Nero LeRoy

“Is this, then, the end of Nero?” asks a dying Emperor Peter Ustinov at the climax of QUO VADIS?, more or less quoting Edward G. Robinson at the end of LITTLE CAESAR. Which was directed by the same guy, Mervyn Leroy, back when he was young and awake. Since there are varying accounts of Nero’s actual or supposed last words, and none of them include a quote from a Warners gangster picture, this must surely qualify as one of the most prominently placed in-jokes in Hollywood history.

Would that there were any other evidence that the film had a sense of humour about itself. It’s entertaining rubbish, though: the sets are big, and the acting varies from dreadful (Robert Taylor, not a screen god in this household) to the impressive — how Deborah Kerr, Leo Genn, Abraham Sofaer (the judge/surgeon from AMOLAD), Marina Berti and Rosalie Crutchley are able to make their dreadful lines sound like human speech is quite staggering.

Crutchley, darkly gorgeous, is the only character who’s apparently read the whole script, not just the scene she’s playing: she knows how it’s going to end.

I watched a bit of TORA! TORA! TORA! on TV the same day, and it was interesting to see how the American scenes in that managed to turn comparatively recent US history into the same kind of lifeless tableaux as the typical ancient world epic. I forget if it was in this film that Ustinov blew on his soup to cool it, and was told the gesture was too modern. “In what age, pray, did the wretched Romans stop eating their minestrone piping hot?” he inquired. Of the two films, QV has slightly more authentic human behaviour. By the end, I was dying for some actual life.

So Fiona wondered if Ustinov contributed his own famous last words, since the man did have a sense of humour absent elsewhere in this roaring stodgefest. The scenes at court are weapons-grade camp, with Patricia Laffan (DEVIL GIRL FROM MARS) a resplendent whore-empress Poppaea, and Ustinov clearly taking to heart departing helmer Anthony Mann’s character sketch of the depraved Caesar: “Strikes me as the kind of guy plays with himself nights.”

QUO VADIS stars Quentin Durward; Sister Clodagh; Starbuck; Hercule Poirot; Nyah; Magwitch; Benjamin Disraeli; Queen at Tarsus (uncredited); Vargas the Diablo Giant; Hecuba; Inspector Buchanan, Special Branch; Horatio, His Friend; the screenwriter of THEY SAVED HITLER’S BRAIN; Mrs Dudley; Mrs Alexander; Bambino; and the voice of Morbius.

8 Responses to “Nero LeRoy”

  1. Grant Skene Says:

    I watched Mervyn Leroy’s turgid The FBI Story this weekend while doing my GST paperwork (Canadian version of VAT). I found myself more fascinated by the paperwork. James Stewart drawls his way through a retelling of 50 years of FBI history as whitewashed by J. Edgar himself. Not a single event portrayed without first distorting the facts and surgically removing any suspense or action.

  2. chris schneider Says:

    I knew of John Huston’s QV involvement, but I didn’t know of Anthony Mann’s … although it makes sense, since Mann was involved with Metro (see THE TALL TARGET) at the time. That makes two Roman epics that Mann left prematurely, QV and SPARTACUS.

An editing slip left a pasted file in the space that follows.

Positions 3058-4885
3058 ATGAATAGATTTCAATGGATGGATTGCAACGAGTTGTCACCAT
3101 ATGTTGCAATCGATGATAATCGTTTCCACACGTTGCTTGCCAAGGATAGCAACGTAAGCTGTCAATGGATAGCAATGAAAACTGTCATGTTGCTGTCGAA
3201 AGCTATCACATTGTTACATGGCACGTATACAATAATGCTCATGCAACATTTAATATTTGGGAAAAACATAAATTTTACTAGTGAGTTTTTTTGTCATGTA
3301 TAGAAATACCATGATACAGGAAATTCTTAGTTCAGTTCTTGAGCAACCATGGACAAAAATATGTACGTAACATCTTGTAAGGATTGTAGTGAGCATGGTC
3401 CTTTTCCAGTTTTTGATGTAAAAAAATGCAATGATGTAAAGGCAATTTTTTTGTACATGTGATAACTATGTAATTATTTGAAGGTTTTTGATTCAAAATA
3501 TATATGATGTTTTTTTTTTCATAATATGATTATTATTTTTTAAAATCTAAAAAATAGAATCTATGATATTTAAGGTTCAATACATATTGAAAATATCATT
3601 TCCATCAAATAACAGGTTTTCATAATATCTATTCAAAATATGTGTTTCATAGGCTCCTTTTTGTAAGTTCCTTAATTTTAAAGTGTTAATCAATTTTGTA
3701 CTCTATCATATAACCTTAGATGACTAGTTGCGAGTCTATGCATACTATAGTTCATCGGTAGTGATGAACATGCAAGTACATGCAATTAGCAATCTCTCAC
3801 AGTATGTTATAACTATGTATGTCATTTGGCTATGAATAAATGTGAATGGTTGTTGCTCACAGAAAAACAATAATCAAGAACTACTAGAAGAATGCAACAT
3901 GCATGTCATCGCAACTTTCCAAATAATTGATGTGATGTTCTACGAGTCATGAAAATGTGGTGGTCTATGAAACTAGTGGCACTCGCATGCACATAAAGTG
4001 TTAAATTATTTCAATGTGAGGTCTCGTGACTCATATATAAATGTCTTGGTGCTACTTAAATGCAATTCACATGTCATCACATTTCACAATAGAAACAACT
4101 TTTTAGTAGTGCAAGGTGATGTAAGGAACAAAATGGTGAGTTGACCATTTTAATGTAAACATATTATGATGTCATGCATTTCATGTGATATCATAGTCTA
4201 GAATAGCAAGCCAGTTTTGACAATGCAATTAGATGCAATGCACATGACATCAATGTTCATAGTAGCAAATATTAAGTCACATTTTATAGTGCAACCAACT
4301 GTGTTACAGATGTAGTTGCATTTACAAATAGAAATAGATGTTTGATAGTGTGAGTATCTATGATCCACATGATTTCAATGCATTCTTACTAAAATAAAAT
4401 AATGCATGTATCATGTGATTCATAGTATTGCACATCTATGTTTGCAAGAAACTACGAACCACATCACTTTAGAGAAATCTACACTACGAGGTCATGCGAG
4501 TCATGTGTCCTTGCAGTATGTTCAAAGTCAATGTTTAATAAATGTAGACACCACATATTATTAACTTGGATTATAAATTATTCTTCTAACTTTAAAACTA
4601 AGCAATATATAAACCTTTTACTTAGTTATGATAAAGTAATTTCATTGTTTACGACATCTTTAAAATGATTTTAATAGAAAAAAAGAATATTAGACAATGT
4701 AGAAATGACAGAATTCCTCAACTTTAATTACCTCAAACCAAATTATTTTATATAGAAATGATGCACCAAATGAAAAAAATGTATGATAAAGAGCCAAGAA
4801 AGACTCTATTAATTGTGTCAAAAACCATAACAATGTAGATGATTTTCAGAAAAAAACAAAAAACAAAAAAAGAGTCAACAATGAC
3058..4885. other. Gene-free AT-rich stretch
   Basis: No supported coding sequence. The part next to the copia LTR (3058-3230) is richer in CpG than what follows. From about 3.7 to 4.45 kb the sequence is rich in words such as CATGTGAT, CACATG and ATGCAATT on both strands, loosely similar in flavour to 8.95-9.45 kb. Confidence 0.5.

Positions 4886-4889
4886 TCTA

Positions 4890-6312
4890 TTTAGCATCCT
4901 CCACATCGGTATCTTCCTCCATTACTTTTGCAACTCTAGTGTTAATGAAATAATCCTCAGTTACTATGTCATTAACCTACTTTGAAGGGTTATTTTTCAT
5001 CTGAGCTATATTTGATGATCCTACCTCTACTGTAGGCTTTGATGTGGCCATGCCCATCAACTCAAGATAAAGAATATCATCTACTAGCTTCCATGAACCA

My first “husband” would talk about Ustinov’s Nero being an influential image (for him) of gayness in cinema. I would always counter with Jay Robinson in THE ROBE.

  3. bensondonald Says:

    If memory serves, bits and pieces of the burning of Rome are deployed in George Pal’s “Atlantis the Lost Continent”. Also, the notion of burning down the city in the name of urban renewal (gentrification?) almost registers as prescient satire.

  4. Ustinov got a lot of mileage out of this one. He also had the lovely story of MGM being concerned he was too young for the part. This dragged on for so long he was moved to point out that, given the Emperor’s early death, if they waited much longer he’d be too old. They wired him, “Historical research has proved you correct.”

    We applauded the pull-back from a model shot of Rome only to reveal it’s an actual model and a giant Nero is gloating over it.

  5. David Ehrenstein Says:

    For me Ustinov will ALWAYS be the ringmaster in “Lola Montes” A for Jay Robinson he was even more interesting in “Shampoo” where he played the salon owner who is Warren Beatty’s boss. He’s gay, but also has a son whose death in the Vietnam war he learns of during the action

  6. According to the late Bill Warren’s highly commendable book, Keep Watching the Skies, Benson is correct. Two bad movies are therefore related.

  7. Yes, Pal borrowing from Leroy to make something even worse.

    I just read Huston’s account of the QV debacle and it’s delirious. Prime LB Mayer! I must post it.

  8. bensondonald Says:

    “Atlantis” may be bad, but enjoyably so. Meanwhile, any discussion of Nero needs to include this two-reeler. Around the 3-minute mark Vernon Dent turns up as a singing Nero, but the whole thing is worth a gawk:

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